The secondary characters were beautifully rendered and each one brought something special to the story. Marilyn Pappano is extremely talented with writing child characters. Each of the kids has their own distinct little personalities and each one of them act their age. While the three younger ones were cute as a button, especially Gracie, the oldest, Caleb, is the true standout. He's like a miniature tortured hero himself. Unable to deal with taking care of so many kids and never having nice things, their mother abandoned them and their father a long time ago. Caleb constantly asserts that their dad was a good man, but he too left them, ostensibly to find work, and never returned. Caleb had to grow up fast and become the man of the house, playing a little father to his three younger siblings at the tender age of twelve. He did his best to take care of them, but when he got caught stealing food, they were placed in foster care with J.D. which Caleb finds untenable. He's a very angry young man who butts heads with J.D. constantly over who's really in charge and who refuses to let go of the past to embrace a possible future with someone other than their biological dad. Because of his anger and belligerence, Caleb could have easily become annoying, but I always felt like I understood him. All of the main townspeople play supporting roles too, including the charming widowed sisters, Agatha and Corinna, both former school teachers who adore kids. Nathan and Emily Bishop (Season for Miracles) and their kids, particularly Alanna, who Caleb has a crush on and vice-versa, as well as Ross and Maggie McKinney (Some Enchanted Season) appear occasionally. Holly McBride, the owner of the local inn and J.D.'s best friend and former lover, tries to make friends with Kelsey too. She becomes the heroine of the next full-length book of the series, First Kiss, paired with workaholic attorney Tom Flynn who appears briefly.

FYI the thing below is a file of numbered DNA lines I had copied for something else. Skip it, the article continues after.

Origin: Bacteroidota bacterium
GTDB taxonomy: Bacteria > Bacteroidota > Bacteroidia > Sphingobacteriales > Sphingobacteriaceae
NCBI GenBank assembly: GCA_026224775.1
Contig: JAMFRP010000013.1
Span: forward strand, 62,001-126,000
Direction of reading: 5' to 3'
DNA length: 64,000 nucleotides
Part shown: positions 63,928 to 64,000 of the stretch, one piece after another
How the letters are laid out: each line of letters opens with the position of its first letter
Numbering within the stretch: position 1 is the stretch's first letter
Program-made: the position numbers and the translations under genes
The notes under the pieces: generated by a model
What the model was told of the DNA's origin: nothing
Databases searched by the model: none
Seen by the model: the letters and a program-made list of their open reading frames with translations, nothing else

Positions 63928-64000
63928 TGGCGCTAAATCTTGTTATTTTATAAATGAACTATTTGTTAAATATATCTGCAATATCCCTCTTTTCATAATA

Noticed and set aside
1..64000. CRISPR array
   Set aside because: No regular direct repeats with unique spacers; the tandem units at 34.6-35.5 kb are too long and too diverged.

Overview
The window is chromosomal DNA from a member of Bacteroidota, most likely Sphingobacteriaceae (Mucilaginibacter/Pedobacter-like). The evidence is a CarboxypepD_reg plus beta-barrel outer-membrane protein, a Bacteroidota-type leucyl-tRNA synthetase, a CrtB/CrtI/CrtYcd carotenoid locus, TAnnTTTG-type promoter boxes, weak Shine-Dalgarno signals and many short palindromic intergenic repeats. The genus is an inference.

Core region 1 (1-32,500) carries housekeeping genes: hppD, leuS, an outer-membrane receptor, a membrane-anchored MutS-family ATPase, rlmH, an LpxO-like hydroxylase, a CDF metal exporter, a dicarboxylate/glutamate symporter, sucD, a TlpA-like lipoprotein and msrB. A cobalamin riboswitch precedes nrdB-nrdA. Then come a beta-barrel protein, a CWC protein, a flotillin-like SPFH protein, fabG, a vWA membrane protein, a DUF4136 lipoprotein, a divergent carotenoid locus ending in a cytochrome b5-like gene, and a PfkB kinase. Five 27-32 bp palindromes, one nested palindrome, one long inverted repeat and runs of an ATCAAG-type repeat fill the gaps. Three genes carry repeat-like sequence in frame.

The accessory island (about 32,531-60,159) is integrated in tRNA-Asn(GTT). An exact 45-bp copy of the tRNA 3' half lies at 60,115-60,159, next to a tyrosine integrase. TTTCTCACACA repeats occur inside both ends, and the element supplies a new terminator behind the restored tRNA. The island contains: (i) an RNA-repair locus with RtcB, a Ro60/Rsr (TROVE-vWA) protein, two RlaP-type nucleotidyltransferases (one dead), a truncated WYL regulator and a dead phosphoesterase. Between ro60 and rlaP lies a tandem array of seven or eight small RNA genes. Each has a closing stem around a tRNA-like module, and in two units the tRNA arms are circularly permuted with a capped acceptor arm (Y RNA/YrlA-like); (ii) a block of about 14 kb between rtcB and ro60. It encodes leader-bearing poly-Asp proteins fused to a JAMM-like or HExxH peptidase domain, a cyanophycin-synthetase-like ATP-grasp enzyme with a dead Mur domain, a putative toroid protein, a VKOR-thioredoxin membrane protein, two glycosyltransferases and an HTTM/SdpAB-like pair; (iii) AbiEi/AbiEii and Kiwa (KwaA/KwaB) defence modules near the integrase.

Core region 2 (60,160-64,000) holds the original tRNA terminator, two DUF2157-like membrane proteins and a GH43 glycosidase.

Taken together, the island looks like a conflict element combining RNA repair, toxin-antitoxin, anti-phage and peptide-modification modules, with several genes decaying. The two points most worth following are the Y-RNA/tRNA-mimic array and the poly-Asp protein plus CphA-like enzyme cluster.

Marilyn Pappano is very talented at crafting emotional stories that really tug at the heartstrings. She also has an uncanny ability for creating an air of mystery. For most of the novel, we don't really know what happened in J.D.'s past that has made him the man he is today, and even Kelsey's motivations for doing what she does are rather cryptic. All I can say is that their backstories are very touching. The author does leave a trail of breadcrumbs and if one is good at deducing such things, it might be predictable. I, however, suspected a few things, but the whole story wasn't entirely clear until it was all finally revealed. There was even one thing I didn't really see coming at all. Overall, Father to Be was a wonderful read that I thoroughly enjoyed, and I'm very much looking forward to seeing what's in store for Holly and Tom next.